Rouse named new principal of OPRF High School

OPRF faculty wanted Vogel for principal

Share on Facebook
Share on Twitter
Print

By TERRY DEAN

The District 200 Board of Education last week approved the hiring of Nathaniel Rouse as the new principal at Oak Park and River Forest High School. Some within the faculty, however, would have preferred veteran administrator Don Vogel, who served this school year as interim principal.

Jim Hunter, president of the OPRF faculty union, in a statement he read to the school board last week, said Vogel had support among many in the faculty.

Rouse, 36, the outgoing assistant principal at Highland Park High School, was approved in a 6-0 vote last Thursday. Board President Jacques Conway was absent.

"Don has done a wonderful job in communicating with the faculty," said Hunter. "While the faculty is disappointed that Don was not the choice of the District Leadership Team, Don should know that the thoughtful leadership he has shown is much appreciated by the faculty."

Vogel was hired as interim principal in August 2007. He would not speculate on his level of support among the school's 237 faculty members.

"I think there were people who supported me, but I don't think it was a majority," said the 34-year OPRF administrator.

His role in the school is now up in the air, but he plans on returning to his job as director of the library and of technology, posts he held before becoming interim principal.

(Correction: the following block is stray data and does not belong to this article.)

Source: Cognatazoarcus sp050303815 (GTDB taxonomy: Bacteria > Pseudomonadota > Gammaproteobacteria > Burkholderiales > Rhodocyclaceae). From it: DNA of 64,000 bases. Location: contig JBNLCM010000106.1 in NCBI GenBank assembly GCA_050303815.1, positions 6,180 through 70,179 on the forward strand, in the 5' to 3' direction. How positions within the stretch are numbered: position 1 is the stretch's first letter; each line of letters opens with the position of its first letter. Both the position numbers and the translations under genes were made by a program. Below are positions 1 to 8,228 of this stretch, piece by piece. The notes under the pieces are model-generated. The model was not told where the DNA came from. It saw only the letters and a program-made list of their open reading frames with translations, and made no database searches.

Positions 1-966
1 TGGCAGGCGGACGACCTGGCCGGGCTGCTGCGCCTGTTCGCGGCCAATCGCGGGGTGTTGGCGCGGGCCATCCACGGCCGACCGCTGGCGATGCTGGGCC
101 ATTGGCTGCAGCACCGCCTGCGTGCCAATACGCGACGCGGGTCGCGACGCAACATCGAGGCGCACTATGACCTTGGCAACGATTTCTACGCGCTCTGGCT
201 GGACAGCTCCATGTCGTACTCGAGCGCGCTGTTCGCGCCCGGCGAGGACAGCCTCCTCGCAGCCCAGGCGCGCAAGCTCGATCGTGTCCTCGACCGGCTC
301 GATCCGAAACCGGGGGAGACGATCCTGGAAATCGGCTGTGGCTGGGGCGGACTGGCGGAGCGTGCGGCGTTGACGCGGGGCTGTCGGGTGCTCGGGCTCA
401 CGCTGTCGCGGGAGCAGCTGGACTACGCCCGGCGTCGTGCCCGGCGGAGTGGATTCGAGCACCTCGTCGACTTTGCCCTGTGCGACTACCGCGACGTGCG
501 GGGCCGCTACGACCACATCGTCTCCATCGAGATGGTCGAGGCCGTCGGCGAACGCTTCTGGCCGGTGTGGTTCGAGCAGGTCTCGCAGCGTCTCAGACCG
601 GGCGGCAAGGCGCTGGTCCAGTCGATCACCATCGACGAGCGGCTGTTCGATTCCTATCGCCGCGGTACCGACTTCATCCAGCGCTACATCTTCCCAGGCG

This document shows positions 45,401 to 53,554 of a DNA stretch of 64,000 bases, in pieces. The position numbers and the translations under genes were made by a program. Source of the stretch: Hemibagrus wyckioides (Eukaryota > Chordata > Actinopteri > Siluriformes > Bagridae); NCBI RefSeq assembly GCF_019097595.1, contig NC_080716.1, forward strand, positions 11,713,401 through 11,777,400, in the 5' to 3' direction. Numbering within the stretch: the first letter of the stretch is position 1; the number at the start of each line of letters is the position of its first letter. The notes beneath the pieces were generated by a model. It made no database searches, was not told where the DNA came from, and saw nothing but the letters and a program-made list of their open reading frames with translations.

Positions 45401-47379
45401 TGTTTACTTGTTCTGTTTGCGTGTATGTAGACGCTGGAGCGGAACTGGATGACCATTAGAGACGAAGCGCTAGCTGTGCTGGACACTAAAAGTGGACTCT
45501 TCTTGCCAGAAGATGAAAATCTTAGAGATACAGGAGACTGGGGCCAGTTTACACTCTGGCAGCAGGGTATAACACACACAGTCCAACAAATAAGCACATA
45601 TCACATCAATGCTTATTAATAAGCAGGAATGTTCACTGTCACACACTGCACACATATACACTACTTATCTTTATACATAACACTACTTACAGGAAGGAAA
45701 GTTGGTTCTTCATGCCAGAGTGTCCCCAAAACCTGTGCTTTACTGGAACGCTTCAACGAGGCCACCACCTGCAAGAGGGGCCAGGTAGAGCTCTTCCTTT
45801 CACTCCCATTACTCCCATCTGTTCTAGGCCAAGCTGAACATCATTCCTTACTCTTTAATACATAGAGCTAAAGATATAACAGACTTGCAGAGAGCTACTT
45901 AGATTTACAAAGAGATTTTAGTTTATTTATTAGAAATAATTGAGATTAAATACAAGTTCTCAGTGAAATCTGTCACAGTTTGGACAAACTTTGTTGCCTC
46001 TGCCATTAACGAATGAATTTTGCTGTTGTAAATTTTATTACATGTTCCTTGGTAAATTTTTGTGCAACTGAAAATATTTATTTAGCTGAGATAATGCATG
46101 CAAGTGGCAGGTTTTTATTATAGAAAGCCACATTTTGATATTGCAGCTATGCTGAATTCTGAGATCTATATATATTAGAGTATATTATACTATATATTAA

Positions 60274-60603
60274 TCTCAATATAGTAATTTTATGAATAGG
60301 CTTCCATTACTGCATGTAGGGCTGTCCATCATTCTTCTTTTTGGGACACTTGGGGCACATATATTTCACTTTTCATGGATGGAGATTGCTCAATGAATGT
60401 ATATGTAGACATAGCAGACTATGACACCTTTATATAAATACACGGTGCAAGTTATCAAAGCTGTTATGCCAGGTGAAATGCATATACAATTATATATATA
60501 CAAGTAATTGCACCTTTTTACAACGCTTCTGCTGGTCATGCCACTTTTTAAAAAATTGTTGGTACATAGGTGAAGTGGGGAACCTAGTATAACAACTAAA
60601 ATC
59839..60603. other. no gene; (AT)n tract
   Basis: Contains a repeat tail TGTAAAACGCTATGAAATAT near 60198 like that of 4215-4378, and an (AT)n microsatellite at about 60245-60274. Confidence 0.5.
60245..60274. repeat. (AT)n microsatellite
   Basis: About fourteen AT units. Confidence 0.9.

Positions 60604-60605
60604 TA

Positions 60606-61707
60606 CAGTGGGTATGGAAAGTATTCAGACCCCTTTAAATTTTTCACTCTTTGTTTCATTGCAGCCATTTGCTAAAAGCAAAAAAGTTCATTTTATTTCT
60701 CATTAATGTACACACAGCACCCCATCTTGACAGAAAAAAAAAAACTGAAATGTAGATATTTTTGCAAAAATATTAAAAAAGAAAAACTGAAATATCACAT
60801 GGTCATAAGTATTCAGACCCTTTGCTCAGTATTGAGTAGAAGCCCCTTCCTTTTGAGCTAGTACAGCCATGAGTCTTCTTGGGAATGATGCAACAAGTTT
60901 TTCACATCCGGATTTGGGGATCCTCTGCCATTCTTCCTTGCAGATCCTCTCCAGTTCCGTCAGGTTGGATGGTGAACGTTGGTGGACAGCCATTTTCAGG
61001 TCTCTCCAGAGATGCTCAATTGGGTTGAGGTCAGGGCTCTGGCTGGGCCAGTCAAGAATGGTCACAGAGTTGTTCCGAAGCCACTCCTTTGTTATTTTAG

Vogel was set to retire in 2010 and was intent on leaving but reconsidered and applied for the permanent principal position. He cited positive feedback from parents and OPRF staff concerning the job as factors in making his decision.

"It was a disappointment," he said about being passed over, "but I have to believe it was a decision that was made in the best interest of students."

Rouse plans to address concerns

Rouse, who'll earn an annual salary of $140,000, was not surprised by Vogel's strong support among faculty.

"I understand the faculty's relationship with Don," he said in a phone interview last Friday. "That doesn't at all worry or concern me."

Rouse said that his first task would be talking with faculty and parents. Tensions between the high school and some parents have existed for some time. The discipline and achievement gaps between black and white students and how black students are treated at the school are at the center of much of the tension. Rouse wants to address those issues with parents and staff.

"The first thing I want to do is get into a room with those parents who have concerns. Sometimes those concerns may be based on a perception people have. Whether it's a perception or otherwise, we have to address that. There may be parents who are not familiar with what the school does. You have to sometimes make decisions that parents aren't comfortable with, but we want to make sure their voices are heard."